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Social Welfare Payments, details from the data
Social transfers are an effective policy tool in reducing income inequality in Ireland. Without social transfers, the proprtion of the Irish population living at risk of poverty would be more than double what it currently is. Expenditure by the Department of Employment Affairs and Social Protection accounted for 24 per cent of total Government expenditure in 2019, and 6 per cent of GDP. The Department recently published its Annual Statistical Report 2019 which contains a wealth of information on how this expenditure is distributed.
Social Protection Expenditure
Of the €20.9 billion in social welfare expenditure in 2019, almost four in every ten euro was spent on Pensions (39.3 per cent); one in five was spent on payments in respect of Illness, Disability and Caring (21.3 per cent); Working Age Income Supports accounted for 15.6 per cent; Children accounted for 12.6 per cent; and Supplementary Payments and Working Age Employment Supports accounted for 3.8 and 3.7 per cent respectively (Chart 1).
Chart 1: Expenditure on Social Welfare by Programme
Source: Department of Employment Affairs and Social Protection Annual Statistical Report 2019, p.2
The largest reductions in year on year expenditure were in Working Age Employment Supports (-6.4 per cent) and Working Age Income Supports (-4.7 per cent), while the highest increases were in Pensions (+5.9 per cent) and Illness, Disability and Caring (+5.5 per cent).
Social Protection Income
The main source of revenue for social protection is Employer PRSI, which accounted for over two-thirds of all income (68.4 per cent). Employee PRSI accounts for one fifth (20.2 per cent), and the remaining income mainly consists of Self-Employed PRSI (5.1 per cent), National Training Fund (5.8 per cent), Benefit Overpayment Recoveries (0.9 per cent), Redundancy and Insolvency Recoveries (0.1 per cent); and Recoverable Benefits (0.18 per cent).
Since 2016, social insurance income has exceeded Social Insurance expenditure, with a surplus of almost €1.6 billion recorded in 2019 (Chart 2).
Chart 2: Financing of Social Insurance Fund (€million)
Source: Data extracted from the Department of Employment Affairs and Social Protection Annual Statistical Report 2019, Table A4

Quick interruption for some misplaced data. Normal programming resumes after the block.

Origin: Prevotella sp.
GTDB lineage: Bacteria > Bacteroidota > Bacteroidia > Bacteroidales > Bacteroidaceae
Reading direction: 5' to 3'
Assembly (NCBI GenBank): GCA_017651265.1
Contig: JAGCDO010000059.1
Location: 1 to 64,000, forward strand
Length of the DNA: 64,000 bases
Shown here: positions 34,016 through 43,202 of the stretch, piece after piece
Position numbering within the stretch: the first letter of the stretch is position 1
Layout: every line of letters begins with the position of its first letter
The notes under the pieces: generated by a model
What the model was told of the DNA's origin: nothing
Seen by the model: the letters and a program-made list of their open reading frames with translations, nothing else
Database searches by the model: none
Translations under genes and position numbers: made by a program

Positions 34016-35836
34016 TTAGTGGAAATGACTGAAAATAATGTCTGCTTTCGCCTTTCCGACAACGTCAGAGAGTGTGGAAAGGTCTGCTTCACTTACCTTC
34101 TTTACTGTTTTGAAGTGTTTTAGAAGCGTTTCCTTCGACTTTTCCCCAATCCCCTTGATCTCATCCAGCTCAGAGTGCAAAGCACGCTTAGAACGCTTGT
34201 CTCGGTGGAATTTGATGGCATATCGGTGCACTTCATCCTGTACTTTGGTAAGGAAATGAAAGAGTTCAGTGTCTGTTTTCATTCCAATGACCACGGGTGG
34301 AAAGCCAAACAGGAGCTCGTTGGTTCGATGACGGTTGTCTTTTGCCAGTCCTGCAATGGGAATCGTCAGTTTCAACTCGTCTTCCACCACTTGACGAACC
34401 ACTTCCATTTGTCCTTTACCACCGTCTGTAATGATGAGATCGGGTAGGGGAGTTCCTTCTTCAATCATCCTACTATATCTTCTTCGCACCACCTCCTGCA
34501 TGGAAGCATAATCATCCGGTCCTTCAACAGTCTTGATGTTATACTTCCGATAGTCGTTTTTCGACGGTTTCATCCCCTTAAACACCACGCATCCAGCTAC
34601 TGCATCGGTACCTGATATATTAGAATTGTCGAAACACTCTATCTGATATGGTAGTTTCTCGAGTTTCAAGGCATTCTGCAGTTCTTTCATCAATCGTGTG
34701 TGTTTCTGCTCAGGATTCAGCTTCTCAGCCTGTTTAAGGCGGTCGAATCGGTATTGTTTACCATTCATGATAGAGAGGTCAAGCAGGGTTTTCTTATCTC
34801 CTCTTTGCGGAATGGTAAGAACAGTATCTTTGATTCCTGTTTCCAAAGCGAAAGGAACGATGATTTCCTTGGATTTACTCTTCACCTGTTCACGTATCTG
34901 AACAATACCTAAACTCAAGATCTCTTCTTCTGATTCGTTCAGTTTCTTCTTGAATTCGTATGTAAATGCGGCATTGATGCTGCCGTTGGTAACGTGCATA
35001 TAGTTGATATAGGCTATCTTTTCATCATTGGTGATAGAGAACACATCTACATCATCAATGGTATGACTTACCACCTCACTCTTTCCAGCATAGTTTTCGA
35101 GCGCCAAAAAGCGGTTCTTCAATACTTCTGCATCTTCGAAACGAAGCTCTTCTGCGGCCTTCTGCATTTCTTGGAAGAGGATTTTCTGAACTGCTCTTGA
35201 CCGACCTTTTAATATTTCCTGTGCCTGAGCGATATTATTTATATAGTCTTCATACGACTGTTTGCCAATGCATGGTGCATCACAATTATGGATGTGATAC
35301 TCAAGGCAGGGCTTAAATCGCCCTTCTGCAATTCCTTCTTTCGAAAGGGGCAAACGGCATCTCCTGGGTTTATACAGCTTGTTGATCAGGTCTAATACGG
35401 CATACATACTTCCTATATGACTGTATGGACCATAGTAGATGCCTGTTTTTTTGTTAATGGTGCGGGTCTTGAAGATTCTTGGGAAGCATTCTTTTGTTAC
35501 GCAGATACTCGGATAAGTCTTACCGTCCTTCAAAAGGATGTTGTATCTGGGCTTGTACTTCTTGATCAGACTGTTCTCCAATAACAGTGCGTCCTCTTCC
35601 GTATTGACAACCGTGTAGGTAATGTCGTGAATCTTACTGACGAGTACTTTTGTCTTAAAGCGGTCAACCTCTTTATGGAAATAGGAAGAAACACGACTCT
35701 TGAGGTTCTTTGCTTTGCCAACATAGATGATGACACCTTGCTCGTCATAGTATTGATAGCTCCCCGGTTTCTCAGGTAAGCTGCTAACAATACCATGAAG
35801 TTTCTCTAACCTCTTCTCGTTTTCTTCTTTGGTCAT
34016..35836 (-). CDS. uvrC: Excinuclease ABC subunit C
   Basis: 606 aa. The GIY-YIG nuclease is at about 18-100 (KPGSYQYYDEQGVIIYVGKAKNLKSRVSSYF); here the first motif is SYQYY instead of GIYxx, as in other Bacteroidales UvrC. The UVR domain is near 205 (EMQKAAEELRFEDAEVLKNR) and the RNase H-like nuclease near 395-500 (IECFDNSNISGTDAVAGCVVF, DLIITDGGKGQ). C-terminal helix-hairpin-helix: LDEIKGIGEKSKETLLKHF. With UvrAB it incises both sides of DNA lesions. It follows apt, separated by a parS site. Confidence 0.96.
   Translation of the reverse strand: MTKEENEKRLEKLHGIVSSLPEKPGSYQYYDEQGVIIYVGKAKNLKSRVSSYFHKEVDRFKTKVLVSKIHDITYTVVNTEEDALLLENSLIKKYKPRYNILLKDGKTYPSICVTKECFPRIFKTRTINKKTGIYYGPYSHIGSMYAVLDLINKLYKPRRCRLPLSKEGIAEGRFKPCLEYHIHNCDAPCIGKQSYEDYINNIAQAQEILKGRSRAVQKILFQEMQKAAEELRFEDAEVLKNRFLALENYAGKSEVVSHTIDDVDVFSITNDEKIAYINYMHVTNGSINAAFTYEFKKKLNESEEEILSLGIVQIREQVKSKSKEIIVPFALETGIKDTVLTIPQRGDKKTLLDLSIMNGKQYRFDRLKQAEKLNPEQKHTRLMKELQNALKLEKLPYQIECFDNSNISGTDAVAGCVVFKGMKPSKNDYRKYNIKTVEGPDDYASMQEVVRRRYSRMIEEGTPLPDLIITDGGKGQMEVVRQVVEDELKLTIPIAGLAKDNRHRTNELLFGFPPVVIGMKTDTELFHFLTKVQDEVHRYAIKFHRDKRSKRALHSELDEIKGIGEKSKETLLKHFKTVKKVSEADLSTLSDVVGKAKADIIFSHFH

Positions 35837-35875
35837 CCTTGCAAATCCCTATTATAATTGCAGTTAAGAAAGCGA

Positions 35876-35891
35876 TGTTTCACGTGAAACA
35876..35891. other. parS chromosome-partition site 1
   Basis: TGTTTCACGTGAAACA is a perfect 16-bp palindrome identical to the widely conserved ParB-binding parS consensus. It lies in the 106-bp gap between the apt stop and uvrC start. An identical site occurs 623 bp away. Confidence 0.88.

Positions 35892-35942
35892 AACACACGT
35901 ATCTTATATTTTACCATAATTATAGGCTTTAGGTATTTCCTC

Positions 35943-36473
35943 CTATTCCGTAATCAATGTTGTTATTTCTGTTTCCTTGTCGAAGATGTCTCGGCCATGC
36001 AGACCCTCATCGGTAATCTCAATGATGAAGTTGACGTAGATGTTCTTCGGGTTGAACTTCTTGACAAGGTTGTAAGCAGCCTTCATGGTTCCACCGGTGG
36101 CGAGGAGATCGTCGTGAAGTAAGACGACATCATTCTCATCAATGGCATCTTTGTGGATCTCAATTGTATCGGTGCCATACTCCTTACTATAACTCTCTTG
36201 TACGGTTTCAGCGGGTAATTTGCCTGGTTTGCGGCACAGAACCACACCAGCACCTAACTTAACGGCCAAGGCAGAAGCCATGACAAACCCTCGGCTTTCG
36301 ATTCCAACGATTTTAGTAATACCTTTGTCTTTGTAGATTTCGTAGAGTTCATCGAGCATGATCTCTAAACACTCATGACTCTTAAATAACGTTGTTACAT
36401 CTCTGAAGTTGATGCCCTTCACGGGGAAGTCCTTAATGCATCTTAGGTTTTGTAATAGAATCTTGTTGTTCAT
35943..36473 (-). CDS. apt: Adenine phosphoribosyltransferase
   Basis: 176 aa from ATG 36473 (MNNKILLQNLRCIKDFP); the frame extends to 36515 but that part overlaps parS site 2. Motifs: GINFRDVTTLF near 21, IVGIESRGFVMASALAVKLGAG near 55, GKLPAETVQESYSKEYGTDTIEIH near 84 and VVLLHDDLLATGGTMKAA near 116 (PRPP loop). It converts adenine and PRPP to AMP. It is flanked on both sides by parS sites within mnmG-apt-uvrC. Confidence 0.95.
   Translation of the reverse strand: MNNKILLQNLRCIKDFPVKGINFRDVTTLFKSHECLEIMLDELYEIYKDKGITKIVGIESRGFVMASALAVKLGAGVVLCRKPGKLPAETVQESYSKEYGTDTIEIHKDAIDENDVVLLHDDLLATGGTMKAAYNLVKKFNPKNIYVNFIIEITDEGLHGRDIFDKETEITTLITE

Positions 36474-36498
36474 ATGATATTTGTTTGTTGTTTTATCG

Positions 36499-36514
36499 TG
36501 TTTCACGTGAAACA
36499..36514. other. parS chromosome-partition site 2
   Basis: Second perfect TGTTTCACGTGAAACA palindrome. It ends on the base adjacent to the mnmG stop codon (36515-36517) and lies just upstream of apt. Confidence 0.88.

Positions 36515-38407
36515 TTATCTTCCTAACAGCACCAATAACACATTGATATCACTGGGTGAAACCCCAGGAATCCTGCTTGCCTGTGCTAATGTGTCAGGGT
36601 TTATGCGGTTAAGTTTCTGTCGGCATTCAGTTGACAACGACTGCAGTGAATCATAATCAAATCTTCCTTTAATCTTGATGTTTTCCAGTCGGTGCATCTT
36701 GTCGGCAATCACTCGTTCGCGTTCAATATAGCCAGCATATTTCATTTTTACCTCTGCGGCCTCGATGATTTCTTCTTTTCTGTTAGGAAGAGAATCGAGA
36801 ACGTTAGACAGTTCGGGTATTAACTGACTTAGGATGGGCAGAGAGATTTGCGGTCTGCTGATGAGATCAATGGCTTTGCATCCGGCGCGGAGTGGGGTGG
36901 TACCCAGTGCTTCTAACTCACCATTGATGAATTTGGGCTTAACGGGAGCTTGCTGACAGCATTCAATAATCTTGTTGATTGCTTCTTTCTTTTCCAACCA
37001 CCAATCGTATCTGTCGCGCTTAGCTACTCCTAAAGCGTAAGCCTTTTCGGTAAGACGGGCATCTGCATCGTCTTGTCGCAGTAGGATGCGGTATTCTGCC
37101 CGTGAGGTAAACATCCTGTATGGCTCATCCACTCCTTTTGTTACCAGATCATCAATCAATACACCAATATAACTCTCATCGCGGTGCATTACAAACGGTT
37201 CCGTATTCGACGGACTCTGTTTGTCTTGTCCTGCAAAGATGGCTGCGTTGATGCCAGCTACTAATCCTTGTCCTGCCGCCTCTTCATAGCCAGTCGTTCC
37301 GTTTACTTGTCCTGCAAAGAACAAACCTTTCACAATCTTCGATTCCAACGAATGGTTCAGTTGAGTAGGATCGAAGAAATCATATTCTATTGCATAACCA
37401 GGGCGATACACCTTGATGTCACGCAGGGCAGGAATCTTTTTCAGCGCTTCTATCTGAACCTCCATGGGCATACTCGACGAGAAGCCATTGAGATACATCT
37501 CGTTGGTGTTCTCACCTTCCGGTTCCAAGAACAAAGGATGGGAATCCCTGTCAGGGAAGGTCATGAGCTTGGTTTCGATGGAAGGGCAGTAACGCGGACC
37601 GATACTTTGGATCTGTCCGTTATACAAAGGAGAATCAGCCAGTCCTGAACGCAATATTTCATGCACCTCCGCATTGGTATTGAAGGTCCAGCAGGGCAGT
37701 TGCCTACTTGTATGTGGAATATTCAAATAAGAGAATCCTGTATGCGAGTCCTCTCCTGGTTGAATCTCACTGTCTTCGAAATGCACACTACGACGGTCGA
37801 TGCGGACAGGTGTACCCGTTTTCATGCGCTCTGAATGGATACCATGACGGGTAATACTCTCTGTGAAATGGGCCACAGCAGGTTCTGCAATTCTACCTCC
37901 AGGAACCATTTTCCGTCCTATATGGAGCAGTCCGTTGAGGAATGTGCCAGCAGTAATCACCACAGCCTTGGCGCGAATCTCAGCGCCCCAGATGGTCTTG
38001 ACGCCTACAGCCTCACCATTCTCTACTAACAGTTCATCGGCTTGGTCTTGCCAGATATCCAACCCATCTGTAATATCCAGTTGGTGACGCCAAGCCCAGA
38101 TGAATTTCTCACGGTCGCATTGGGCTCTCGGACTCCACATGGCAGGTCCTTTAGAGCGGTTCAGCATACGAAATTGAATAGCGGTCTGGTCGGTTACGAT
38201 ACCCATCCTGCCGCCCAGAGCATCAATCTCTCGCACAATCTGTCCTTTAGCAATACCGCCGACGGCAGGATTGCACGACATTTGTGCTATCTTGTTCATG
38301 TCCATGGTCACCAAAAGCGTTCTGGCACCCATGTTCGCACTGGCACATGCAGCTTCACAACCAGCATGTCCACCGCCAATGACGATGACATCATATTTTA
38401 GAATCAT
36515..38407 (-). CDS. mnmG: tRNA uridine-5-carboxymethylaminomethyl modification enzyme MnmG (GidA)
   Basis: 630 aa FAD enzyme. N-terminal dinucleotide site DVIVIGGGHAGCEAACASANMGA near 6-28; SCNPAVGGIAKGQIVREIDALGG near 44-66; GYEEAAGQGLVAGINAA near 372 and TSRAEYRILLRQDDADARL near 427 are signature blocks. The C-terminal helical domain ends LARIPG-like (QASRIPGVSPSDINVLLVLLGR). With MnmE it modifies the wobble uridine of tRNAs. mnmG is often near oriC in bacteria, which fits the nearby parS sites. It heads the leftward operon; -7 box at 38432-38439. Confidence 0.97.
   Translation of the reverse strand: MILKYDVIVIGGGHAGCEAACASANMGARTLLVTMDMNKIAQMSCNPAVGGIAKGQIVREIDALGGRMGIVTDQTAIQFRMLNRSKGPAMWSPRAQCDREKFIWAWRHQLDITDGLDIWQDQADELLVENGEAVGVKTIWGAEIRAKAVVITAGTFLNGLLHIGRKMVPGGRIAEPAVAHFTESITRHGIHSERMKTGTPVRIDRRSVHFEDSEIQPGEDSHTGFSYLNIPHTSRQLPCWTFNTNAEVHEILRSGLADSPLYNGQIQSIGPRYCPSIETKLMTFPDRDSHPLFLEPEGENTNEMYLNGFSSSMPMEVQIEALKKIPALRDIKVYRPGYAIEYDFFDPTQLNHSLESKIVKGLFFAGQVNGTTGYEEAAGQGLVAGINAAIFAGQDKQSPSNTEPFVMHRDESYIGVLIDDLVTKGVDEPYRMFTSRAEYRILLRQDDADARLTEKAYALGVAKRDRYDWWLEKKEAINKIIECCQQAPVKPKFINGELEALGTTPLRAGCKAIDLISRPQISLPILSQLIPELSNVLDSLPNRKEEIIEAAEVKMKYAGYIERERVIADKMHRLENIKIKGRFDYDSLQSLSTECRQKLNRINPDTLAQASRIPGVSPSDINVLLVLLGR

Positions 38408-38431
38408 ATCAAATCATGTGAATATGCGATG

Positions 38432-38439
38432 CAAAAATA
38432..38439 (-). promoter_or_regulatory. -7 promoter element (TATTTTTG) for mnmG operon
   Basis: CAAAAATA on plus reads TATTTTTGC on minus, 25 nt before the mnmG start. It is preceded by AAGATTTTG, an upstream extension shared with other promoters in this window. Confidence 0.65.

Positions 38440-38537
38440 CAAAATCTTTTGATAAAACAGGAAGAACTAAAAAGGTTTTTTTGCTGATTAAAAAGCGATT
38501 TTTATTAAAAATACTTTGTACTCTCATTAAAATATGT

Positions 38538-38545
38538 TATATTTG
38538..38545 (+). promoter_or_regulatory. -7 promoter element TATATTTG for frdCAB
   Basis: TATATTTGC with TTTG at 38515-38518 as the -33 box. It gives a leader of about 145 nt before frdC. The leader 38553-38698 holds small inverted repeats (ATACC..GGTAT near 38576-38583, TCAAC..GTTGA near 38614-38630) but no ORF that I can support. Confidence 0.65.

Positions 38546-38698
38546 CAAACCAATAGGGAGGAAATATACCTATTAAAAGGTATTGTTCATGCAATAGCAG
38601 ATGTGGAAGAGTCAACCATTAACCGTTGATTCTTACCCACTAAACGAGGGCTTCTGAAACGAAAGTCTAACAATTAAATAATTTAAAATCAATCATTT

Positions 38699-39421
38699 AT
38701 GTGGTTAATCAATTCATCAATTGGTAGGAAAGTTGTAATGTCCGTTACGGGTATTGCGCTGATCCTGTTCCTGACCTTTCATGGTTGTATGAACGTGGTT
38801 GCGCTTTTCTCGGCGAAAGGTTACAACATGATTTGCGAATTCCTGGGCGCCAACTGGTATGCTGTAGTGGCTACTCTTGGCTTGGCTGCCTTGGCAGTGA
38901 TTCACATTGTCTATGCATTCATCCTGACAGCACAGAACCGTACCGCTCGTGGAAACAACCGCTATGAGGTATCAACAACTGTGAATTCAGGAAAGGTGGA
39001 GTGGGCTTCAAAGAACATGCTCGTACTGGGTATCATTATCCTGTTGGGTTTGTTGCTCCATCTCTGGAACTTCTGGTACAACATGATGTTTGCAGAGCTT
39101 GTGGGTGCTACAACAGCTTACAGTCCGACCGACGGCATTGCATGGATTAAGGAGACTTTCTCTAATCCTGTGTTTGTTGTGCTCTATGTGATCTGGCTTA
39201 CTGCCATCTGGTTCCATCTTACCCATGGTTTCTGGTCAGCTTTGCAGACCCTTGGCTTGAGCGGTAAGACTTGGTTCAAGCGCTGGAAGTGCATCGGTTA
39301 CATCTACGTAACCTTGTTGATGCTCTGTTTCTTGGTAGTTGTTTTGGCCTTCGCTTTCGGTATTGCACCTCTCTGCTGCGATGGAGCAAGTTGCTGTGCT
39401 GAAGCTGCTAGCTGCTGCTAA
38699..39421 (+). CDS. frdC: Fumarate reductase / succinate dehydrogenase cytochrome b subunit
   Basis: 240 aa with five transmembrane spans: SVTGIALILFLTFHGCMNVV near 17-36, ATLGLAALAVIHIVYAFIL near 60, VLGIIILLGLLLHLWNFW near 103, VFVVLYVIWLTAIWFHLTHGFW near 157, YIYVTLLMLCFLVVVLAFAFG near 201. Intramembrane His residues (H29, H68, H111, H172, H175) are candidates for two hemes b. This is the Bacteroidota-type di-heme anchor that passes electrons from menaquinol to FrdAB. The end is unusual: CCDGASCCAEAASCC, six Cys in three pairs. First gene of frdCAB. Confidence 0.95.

Notwithstanding the importance of social transfers in the alleviation of poverty, there remains almost 670,000 people living at risk of poverty in Ireland according to the latest SILC data (2018). This surplus should therefore be invested in initiatives to lift these 670,000 out of poverty.
Social Welfare Recipients
Over 2 million people are in receipt of some form of social welfare payment. The largest proportion of these people are in receipt of Child-related payments (697,162 people, an increase of 12 per cent on 2010), followed by those in receipt of the State pension (almost 650,000 people, an increase of 29 per cent since 2010), and those in receipt of Illness, Disability and Carers payments (almost 400,000 people, an increase of 22 per cent since 2010) (Chart 3). Recipients of Supplementary Payments, Agencies and Miscellaneous Services have decreased by over 86 per cent between 2010 and 2019 (from 115,493 to 15,969), due in large part to a reduction in the number of Rent Supplement recipients following the introduction of the Housing Assistance Payment in 2014 (a reduction from 97,260 recipients in 2010 to 15,913 recipients in 2019) and the termination of Mortgage Interest Suppment (a reduction from 17,974 recipients in 2010 to 0 in 2019). Of the 15,913 recipients of Rent Supplement, some 13,952 are classified as "Long-Term Recipients" and will likely be transferred to the Housing Assistance Payment over time.
Chart 3: Trends in Social Welfare Recipients 2010-2019
Source: Department of Employment Affairs and Social Protection Annual Statistical Report, p.25
Of the 2,847,731 recipients of the main social welfare benefits, including free travel, 2,517,027 (88 per cent) are Irish nationals, 95,083 (3.3 per cent) are UK nationals, 25,164 (0.8 per cent) are nationals of the EU13, 144,115 (4 per cent) are from the EU15 to 28, and 66,342 (2.3 per cent) are non-EU nationals.
Given the importance of social welfare payments to such a large cohort of the population, it is imperative that the model is both sustainable and equitable. Social Justice Ireland has previously proposed a model of indexation of social welfare payments, to an initial 27.5 per cent of average weekly earnings as a move towards securing a minimum standard of living for all. This should be implemented in Budget 2021.